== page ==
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This article is part of the supplement: 3rd Congress of the International Foot and Ankle Biomechanics (i-FAB) Community

Open Access Oral presentation

Spatial resolution and peak-pressure-change measurement accuracy

Todd C Pataky

Author Affiliations

Department of Bioengineering, Shinshu University, Ueda, Nagano, 386-8567, Japan

Journal of Foot and Ankle Research 2012, 5(Suppl 1):O30  doi:10.1186/1757-1146-5-S1-O30

The electronic version of this article is the complete one and can be found online at: http://www.jfootankleres.com/content/5/S1/O30


Published:10 April 2012

© 2012 Pataky; licensee BioMed Central Ltd.

This is an Open Access article distributed under the terms of the Creative Commons Attribution License (http://creativecommons.org/licenses/by/2.0), which permits unrestricted use, distribution, and reproduction in any medium, provided the original work is properly cited.

Background

It has been suggested that plantar pressures should be measured at ~6.2 mm to accurately characterize local maxima [1], and it has been shown that sensor widths of 10 mm can cause a 30% pressure underestimation at the metatarsal heads [2]. However, these results assume that pressure maxima, not maxima changes, are of primary interest. The purpose of this study was to examine how spatial resolution affects accuracy when measuring local maxima vs. changes in local maxima.

Methods and materials

A pressure pulse model (Figure 1) was generalized from [2] for force (F) and wavelength (λ) as:

(1)

thumbnailFigure 1. Pressure model (Eqn.1). Example pulses of λ=20 and 25 mm, with maxima of p*=1000 kPa and 640 kPa, Total force = 100 N.

where the maximum pressure (p*) is 4-2, and the measured pressure (p) has an analytical solution dependent on sensor width w. The measurement accuracy of local-maxima and local-maxima-changes are p/p* [2], and (p1-p2)/(p*1-p*2), respectively, where ‘1’ and ‘2’ denote pulses with different wavelengths. To mimic insole-padding intervention, where total force is not expected to change, F was a constant 100 N and λ was varied from 20 mm [2]. Numerical optimization was used to find the critical sensor width that yielded various target accuracies for both local-maxima and a variety of local-maxima-changes (-100% to +100% change).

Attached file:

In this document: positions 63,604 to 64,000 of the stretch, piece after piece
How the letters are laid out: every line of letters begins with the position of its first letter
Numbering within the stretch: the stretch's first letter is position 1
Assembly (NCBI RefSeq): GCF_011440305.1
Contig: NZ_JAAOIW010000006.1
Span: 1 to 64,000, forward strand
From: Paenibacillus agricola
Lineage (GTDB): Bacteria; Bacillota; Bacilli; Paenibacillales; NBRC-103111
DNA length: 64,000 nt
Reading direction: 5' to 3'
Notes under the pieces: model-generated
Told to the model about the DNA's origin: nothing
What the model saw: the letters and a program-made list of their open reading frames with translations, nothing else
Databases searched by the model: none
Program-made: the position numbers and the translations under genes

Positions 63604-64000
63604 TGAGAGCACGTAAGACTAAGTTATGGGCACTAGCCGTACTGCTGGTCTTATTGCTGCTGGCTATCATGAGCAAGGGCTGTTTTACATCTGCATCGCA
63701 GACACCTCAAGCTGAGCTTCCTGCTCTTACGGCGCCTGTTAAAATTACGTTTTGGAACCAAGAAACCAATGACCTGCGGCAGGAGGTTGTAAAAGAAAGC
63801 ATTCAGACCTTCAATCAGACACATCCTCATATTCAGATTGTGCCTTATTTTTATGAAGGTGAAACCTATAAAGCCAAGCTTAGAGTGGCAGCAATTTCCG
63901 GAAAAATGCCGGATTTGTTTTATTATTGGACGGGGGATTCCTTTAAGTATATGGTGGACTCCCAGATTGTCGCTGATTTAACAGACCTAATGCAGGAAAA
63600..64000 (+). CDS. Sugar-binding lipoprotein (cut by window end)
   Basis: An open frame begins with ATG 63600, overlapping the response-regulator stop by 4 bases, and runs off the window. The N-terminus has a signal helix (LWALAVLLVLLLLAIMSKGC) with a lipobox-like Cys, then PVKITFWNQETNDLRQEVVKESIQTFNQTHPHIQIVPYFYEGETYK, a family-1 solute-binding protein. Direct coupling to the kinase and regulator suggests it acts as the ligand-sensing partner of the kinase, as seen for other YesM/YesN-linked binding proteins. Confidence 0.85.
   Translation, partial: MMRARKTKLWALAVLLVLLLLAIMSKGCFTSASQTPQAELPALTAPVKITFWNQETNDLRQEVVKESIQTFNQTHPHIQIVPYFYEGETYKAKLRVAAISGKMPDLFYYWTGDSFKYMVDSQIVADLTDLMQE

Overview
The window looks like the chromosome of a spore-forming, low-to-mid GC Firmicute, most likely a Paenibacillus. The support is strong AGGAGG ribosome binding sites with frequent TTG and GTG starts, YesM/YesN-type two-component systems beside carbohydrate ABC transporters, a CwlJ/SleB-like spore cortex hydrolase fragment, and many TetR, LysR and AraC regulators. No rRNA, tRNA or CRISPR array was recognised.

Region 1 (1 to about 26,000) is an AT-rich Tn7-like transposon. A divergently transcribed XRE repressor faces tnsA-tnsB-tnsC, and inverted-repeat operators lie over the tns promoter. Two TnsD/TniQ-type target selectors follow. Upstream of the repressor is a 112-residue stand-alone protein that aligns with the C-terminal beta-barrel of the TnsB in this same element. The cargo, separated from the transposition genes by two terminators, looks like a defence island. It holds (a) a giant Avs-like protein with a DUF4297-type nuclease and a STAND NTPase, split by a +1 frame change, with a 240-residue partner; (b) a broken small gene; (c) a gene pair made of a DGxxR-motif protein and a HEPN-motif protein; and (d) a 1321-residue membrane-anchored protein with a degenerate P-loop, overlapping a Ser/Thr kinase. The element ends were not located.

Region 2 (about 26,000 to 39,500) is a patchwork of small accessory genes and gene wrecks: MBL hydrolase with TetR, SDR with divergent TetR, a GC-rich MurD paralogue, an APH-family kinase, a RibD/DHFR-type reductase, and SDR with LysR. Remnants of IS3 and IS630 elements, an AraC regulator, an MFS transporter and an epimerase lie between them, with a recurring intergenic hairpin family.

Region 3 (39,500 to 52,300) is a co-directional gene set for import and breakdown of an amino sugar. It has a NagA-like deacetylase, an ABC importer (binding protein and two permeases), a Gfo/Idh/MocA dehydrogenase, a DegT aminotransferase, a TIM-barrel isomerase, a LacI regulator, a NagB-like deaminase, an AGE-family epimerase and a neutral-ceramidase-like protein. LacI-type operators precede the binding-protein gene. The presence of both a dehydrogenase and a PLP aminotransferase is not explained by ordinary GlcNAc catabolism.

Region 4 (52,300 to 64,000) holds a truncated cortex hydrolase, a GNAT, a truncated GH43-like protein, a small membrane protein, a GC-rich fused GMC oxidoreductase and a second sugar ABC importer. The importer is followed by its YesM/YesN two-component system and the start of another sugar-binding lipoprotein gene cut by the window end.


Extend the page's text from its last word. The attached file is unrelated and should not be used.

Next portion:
Results

Results reveal that a target accuracy of 90% requires 5 mm resolution for local peak pressures (Figure 2), and that pressure-changes at 90% accuracy require resolutions of 4.1 mm and 3.2 mm, for changes of -50% and +50%, respectively. The reason is intuitive: the true difference pulse has higher frequency components than the original pulses, so pressure-change accuracy will be lower for all changes >-100%.

thumbnailFigure 2. Critical sensor width needed to achieve given accuracies for local maxima (solid dots), and maxima changes (solid lines).

Conclusion

This study has shown that, to achieve a given measurement accuracy, higher spatial resolutions are needed to measure local-pressure-maxima-changes than single-maxima. The main limitations are that pressure pulses are not, in general, constrained to have constant force and that broader (i.e. non-local) pressure changes were not considered.

References

  1. Davis B, Cothren R, Quesada P, Hanson SB, Perry JE: Frequency content of normal and diabetic plantar pressure profiles: implications for the selection of transducer sizes.

    J Biomech 1996, 29:979-983. PubMed Abstract | Publisher Full Text OpenURL

  2. Lord M: Spatial resolution in plantar pressure measurement.

    Med Eng Phys 1997, 19:140-14. PubMed Abstract | Publisher Full Text OpenURL